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EMBU, Inc. v. Tallapoosa County Commission

Alabama Court of Civil Appeals

April 20, 2018

EMBU, Inc.
v.
Tallapoosa County Commission

          Appeal from Montgomery Circuit Court (CV-16-901646)

          THOMAS, JUDGE.

         EMBU, Inc. ("EMBU"), appeals from a judgment of the Montgomery Circuit Court in favor of the Tallapoosa County Commission ("the county commission"). Because the circuit court's judgment is void, we dismiss the appeal.

         Background

         On December 8, 2016, EMBU initiated an action in the circuit court via a pleading that it styled a "petition for writ of certiorari and for declaratory judgment" against the county commission, five county commissioners individually, the Alabama Alcoholic Beverage Control Board ("the ABC Board"), and three members of the ABC Board individually. EMBU specifically sought a "declaratory judgment and injunctive relief" under § 6-6-220 et seq., Ala. Code 1975, "and certiorari relief pursuant to, " among other authority, Black v. Pike County Commission, 360 So.2d 303 (Ala. 1978).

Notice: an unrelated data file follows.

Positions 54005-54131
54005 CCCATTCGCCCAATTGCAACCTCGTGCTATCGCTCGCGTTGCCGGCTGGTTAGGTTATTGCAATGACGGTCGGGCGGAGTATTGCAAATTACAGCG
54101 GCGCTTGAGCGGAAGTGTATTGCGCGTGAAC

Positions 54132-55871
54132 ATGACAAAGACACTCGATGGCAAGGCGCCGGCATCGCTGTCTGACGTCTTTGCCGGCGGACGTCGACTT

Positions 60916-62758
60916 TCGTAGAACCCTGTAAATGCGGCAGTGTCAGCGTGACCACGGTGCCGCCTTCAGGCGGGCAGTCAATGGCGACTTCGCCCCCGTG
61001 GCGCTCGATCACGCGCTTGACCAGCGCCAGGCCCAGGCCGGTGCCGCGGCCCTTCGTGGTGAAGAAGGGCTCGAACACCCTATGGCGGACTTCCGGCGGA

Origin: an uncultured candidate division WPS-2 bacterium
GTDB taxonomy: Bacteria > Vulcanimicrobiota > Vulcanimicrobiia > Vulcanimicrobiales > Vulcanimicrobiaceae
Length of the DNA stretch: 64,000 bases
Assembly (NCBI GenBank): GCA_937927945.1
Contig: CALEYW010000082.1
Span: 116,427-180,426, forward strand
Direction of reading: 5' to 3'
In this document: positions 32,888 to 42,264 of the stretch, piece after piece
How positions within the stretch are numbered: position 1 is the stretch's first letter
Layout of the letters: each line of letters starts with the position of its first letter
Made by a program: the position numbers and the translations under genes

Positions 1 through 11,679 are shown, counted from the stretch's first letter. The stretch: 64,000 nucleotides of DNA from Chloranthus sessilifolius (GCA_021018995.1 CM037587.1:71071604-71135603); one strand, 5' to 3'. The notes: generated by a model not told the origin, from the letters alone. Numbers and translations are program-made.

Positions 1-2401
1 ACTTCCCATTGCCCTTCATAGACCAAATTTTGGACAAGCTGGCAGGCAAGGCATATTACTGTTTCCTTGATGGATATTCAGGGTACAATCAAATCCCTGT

In relevant part, EMBU alleged in its petition that it was the owner and operator of a convenience store and fuel station located in Tallassee and that the ABC Board had previously granted it a liquor license but had also, the next day, "rescinded and revoked" the liquor license after the county commission denied approval of the liquor license. EMBU alleged that the county commission's denial of approval for its liquor license was unconstitutional as being, among other things, arbitrary and capricious. In light of its allegations, EMBU's petition asked for specific relief, as set out in relevant portions of two counts: (1) A declaratory judgment "vacating and setting aside the denial of [its] liquor license, " ordering the ABC Board to issue a liquor license to EMBU, and enjoining the county commission "and its officers" from interfering with EMBU's right to a liquor license; and (2) the issuance of "a writ of certiorari ... finding that the denial of [EMBU]'s liquor license was arbitrary, capricious[, ] and unreasonable, in violation of applicable and well settled caselaw" and setting aside the county commission's decision. EMBU later filed an amended petition, to which it attached an affidavit of one of its officers in support of its allegations.